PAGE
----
Victoria Beckham

In less than a decade, the Victoria Beckham brand has grown to become a business encompassing ready-to-wear, a secondary line (Victoria, Victoria Beckham), eyewear and acessories, with an annual turnover of £30 million (S$62.6 million) in 2013, and more than 100 employees. Its founder, too, has been embraced by the industry’s toughest critics as a bona fide fashion designer.

Despite these accomplishments, however, changing people’s minds about what she’s capable of remains a fixture on the to-do list of Victoria Beckham: wife of footballer David Beckham, former member of the popular ’90s pop quintet, the Spice Girls, and now fashion designer and entrepreneur. Not all the roles are complementary.

Her fame as a girl-band member discredits her legitimacy as a fashion designer, but she ploughed on. Beckham made her mark in the unforgiving world of fashion in 2008 with the debut collection of her eponymous fashion label – a focused collection of 10 body-hugging, knee-length dresses. Slim-fitting, structured and sophisticated, the style of those dresses quickly became seen as her signature.

Victoria Beckham Spring 2015 Collection. (Photo from

That’s a good thing, if you don’t mind being regarded as a one-trick pony. Not that great if you’re looking to expand your repertoire as a fashion designer. For her Spring 2015 collection, Beckham showcased a range of looser, military-inflected looks. A critic for the influential fashion website concluded: “You couldn’t fault the cool precision of this collection, but it did make you long for the days when she put a little wiggle on it.”

Speaking to The Peak when she was in town in May to showcase her Fall/Winter 2015/16 collection at Singapore Fashion Week, Beckham – cutting a slim, poised figure in a black calf-length slip dress and heels – was unapologetic about moving on from those days. She says: “That was, what, eight years ago. I still wear those signature dresses, and they’re a huge part of my business. But I also want separates, I want tailoring, I want knits. There are other things in my wardrobe, and my team and I now have the knowledge to do those things. I didn’t in the beginning. I’ve had to learn.”


The mother of four is briskly forging ahead, even as her critics remain stubbornly attached to their idea of what she should be. Known as Posh Spice in her pop-star days, Beckham’s public image was that of a pouty performer in a tight little dress. Then, it seemed, she was a lover of fashion – but perhaps not quite a lover of taste.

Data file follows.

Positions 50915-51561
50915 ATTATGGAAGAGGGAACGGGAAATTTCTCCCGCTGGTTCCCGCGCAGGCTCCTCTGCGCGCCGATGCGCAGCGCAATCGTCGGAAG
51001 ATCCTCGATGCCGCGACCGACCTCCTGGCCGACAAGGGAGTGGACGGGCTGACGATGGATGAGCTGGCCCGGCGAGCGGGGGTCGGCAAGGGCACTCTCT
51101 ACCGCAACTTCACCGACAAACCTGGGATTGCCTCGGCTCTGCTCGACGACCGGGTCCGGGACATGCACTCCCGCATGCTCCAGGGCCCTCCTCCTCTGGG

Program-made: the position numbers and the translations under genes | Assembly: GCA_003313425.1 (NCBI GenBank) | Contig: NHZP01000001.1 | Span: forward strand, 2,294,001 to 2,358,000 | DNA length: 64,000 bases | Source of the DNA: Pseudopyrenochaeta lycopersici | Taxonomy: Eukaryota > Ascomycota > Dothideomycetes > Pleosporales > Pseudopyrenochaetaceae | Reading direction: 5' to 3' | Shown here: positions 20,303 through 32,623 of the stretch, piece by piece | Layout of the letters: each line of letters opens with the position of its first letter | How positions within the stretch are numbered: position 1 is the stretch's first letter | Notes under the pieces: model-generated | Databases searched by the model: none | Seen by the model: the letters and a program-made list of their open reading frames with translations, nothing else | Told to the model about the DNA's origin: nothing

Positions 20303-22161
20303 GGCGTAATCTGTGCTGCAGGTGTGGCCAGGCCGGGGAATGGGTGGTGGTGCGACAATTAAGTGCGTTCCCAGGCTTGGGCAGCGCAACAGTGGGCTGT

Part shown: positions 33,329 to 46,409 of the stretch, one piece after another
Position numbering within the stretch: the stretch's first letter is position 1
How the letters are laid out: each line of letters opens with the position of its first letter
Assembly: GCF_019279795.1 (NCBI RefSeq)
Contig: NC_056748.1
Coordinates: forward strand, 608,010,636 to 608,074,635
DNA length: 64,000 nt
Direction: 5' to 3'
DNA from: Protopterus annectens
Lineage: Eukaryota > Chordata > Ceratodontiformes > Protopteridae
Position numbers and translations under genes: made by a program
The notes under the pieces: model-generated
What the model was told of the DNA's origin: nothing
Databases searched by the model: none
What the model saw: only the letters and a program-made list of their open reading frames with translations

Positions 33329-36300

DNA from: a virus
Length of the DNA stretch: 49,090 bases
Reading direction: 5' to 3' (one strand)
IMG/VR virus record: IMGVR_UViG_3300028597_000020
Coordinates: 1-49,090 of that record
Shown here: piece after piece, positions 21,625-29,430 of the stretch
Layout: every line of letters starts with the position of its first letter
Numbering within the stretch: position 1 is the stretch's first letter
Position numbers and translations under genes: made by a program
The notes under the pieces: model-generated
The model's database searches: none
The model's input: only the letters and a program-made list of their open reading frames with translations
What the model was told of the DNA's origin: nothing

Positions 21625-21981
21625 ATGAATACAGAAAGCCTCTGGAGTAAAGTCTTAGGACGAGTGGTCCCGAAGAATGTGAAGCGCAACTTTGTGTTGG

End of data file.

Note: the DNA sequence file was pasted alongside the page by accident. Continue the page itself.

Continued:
The Victoria Beckham flagship store at Dover Street, London. The designer has now silenced critics with her brand’s annual turnover of $63 million dollars. (Photo from

But was that so? In a 2014 article about Beckham on the website The Business of Fashion, Zach Duane (CEO of the Victoria Beckham company) shares an anecdote showing how the Victoria Beckham name was the opposite of a selling point during the brand’s beginnings. Some personal shoppers at certain stores that carried Beckham’s designs removed the labels in order to get their clients to try on the clothes. Only after they were suitably impressed would the designer’s identity be revealed, so the story goes.

The tale illustrates how Beckham has silenced naysayers: with creations that reflect sheer hard work, and an eye for fashion that has been nurtured and honed. When presenting her collections, the designer is known to speak at length about fabrics, construction and details – knowledge gleaned from years of learning the ins and outs of her craft, as well as from collaborations with various established fashion and accessories brands prior to setting up her label.

Indeed, this education is an ongoing process that Beckham remains clearly passionate about. Last September, the brand opened its first flagship store in London’s Dover Street. For its founder, it is the perfect opportunity to gain first-hand understanding of her customer.


She says: “When I’m in the store, I want to know how she feels when she puts on a dress, what fabrics she likes, what seaming details she likes, what she wants each season.”

Even as it expands its partnerships with retailers and further develops its e-commerce site (which is “doing very well”, says Beckham), the company plans to open more standalone stores. Its next boutique will open in Hong Kong next year – and a Singapore store may not be far off. “At some point, I’d love to,” says Beckham, adding that “I love coming here. I think the women here really understand and appreciate fashion”.

With that, her minder signals that it is time to wrap up our interview. She has to move on; there are multitudinous details to look into before the fashion show that evening.

Says Beckham matter-of-factly: “I never sit back and go, ‘Ah, hasn’t everything gone well?’ We’re constantly going, going, going, because we’ve got to build on what we’ve done. For me, the main thing is to give my customer what she wants, because that’s why I’m doing what I’m doing.”


Available at:
Club 21, #01-01/02 Four Seasons Hotel